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Leg 02 - Gamston (EGNE) - Kirkwall (EGPA)


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I was late, boy was I ever!

Inspired by my first love (No not Sharon but the Gooney Bird / Dakota) I decided to fly this delivery with the DC-3.

However when I got around to flight planning the restrictive rules in the UK made it impossible to make this flight and be more or less on time. The flight plan would have to be like this.

 

plan_DC-3.jpg

 

That would not be a workable solution so I asked Sharon to make a Big Six available at the airport. She did ask "Are you sure?"  in her most innocent tone of voice. Not suspecting anything and with enough runway length I did not see any problems and replied "Yeah, make it happen!".

A flight plan for the DC-6 looked much more reasonable:

 

plan-and-weather.jpg

 

But the weather could be an issue, oh well I am IFR certified so still no problems as far as I could see.

That all changed when I arrived (much too late) at the airport. The runway was good enough, but how was I going to get the big propliner out of this spot?

 

atwc62_-01.jpg

 

However it was nearing 21:00 Zulu so I'd better move soon to make the deadline.
With some help and careful placement of prop blades we were able to tow the plane from her position.

 

atwc62_-02.jpg

 

It was an extremely tight fit but we managed to get her onto the runway.
Sharon had long before I arrived arranged another flight to get to the next stop. I didn't blame her. What a position did I get myself into?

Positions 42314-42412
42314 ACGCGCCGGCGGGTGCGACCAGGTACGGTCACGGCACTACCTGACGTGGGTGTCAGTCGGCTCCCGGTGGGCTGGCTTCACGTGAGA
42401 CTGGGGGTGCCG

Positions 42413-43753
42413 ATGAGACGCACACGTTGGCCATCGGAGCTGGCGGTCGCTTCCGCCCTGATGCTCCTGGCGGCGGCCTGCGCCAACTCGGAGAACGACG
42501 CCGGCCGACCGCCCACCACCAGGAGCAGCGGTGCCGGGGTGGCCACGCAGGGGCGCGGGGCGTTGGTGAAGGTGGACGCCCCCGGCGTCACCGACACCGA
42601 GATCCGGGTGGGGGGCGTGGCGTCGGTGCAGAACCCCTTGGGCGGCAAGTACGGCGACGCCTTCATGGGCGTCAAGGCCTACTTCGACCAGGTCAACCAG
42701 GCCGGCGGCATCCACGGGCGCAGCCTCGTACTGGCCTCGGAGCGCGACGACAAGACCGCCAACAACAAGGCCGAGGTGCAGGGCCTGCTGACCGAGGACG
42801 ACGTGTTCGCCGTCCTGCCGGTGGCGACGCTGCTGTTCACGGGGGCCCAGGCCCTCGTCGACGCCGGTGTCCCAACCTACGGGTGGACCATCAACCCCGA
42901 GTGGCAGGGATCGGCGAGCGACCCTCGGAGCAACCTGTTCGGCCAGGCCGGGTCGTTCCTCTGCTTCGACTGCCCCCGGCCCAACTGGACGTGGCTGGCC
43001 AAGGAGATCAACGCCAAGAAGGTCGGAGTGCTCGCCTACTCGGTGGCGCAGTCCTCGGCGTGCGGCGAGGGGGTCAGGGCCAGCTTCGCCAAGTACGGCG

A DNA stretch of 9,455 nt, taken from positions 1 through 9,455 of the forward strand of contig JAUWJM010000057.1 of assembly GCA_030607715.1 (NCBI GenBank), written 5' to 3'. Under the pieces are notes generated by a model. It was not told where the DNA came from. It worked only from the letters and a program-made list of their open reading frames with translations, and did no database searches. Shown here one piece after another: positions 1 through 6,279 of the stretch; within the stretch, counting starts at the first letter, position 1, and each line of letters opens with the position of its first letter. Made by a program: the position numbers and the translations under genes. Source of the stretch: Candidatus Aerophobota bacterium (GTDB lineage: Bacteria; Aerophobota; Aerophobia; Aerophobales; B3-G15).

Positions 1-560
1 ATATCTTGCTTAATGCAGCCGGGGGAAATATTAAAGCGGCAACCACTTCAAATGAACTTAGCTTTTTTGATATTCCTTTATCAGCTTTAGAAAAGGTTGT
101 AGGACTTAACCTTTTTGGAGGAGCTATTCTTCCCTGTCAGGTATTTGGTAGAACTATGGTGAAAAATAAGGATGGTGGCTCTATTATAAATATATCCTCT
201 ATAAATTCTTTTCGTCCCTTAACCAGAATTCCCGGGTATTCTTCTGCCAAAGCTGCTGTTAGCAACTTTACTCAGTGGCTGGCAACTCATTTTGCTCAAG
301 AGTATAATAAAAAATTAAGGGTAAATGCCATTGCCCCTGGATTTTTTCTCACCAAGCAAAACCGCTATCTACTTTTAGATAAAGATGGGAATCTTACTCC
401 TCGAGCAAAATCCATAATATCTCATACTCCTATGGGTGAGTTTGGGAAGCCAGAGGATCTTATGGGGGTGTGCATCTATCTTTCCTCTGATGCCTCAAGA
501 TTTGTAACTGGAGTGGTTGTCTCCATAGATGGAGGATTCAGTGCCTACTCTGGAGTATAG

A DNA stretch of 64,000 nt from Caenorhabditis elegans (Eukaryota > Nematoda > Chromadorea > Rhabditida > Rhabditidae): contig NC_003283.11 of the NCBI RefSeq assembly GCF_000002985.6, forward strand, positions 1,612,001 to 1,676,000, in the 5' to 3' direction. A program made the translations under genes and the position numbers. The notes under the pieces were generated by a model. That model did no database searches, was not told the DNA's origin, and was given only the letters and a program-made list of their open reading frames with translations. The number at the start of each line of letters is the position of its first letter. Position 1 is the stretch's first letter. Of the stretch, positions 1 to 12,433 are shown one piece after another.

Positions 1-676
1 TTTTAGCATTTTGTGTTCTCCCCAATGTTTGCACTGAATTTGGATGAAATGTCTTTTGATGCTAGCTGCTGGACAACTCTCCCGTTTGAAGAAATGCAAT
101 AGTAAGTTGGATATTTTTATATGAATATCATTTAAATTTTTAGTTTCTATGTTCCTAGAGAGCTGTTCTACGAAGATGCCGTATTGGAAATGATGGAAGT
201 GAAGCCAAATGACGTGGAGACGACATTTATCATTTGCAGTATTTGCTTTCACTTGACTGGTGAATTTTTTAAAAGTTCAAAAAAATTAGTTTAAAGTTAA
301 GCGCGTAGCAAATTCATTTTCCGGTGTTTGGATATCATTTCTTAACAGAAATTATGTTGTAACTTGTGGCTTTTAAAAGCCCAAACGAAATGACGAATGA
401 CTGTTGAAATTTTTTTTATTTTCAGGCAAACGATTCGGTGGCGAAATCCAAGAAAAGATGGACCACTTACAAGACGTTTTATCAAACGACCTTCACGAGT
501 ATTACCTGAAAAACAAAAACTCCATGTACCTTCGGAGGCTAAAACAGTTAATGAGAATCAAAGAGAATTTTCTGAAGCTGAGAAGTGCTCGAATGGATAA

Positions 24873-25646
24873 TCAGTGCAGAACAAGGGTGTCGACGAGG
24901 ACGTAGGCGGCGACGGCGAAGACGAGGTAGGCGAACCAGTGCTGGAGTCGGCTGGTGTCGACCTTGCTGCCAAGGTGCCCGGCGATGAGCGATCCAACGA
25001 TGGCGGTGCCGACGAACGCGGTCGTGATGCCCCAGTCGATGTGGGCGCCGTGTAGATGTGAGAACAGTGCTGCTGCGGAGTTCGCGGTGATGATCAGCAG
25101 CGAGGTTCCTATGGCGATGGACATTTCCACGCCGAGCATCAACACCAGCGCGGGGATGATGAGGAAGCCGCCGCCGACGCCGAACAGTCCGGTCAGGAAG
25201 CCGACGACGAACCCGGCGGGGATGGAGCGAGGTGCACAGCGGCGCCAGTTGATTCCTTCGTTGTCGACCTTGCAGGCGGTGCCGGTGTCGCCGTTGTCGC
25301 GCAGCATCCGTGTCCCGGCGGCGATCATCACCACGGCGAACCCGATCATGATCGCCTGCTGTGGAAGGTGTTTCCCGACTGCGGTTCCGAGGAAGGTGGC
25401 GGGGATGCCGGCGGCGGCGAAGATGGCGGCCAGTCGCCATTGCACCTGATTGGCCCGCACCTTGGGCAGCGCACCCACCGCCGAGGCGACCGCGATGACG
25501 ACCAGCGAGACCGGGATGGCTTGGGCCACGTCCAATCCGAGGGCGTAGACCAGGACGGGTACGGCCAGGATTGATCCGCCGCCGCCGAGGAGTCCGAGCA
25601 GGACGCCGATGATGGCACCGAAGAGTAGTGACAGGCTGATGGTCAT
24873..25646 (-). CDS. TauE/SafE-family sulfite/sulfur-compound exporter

I reviewed the flight plan one last time and lined up on the runway.

 

flightplan.jpg

 

Ok, all set and I finally relaxed in the familiar surroundings of the cockpit. The engines were purring and I had a baton to deliver!

I did not had a lot of room left on take off but all went well and we left this tiny airfield to fly to the tip of Scotland.

 

atwc62_-04.jpg

 

Climbing steadily I noticed a strong head wind. This would be a flight for arm wrestling the controls.

 

enroute-chart.jpg

 

But for now all was fairly calm and the Six climbed away happy to be in her element.

 

atwc62_-06.jpg

 

This continued for a large portion of the trip but the further north we came, the more clouds we encountered.

 

atwc62_-11.jpg

 

And near the last portion of the flight: thunderstorms!

 

atwc62_-14.jpg

 

The relatively calm weather was gone and the big plane received a good thrashing.

 

atwc62_-22.jpg

 

The thunderstorm was quite severe and some updrafts were so powerful that even with the throttles back at the stops I could not force the plane down!

 

atwc62_-30.jpg

 

atwc62_-31.jpg

 

Luckily the weather improved near Kirkwall and I had time to study the procedure one last time.

 

ILS.jpg

 

I lined up for finals somewhat lower than regulation permits as I always do on smaller fields (i.e. when I can get away with it). Modern glide slopes and such are just not designed for propliners.

 

atwc62_-33.jpg

 

With the limited runway length available I wanted a touch down just over the threshold.

 

atwc62_-36.jpg

 

After a successful landing (I did walk away and did not break the plane ..) it was now time to get some rest. I would notify mission control of my escapades the next morning..

 

atwc62_-38.jpg

 

I left the plane through the cargo exit and took the baton with me to the hotel.
Tomorrow I will no doubt hear when the baton is picked up.
Now to look for Sharon...

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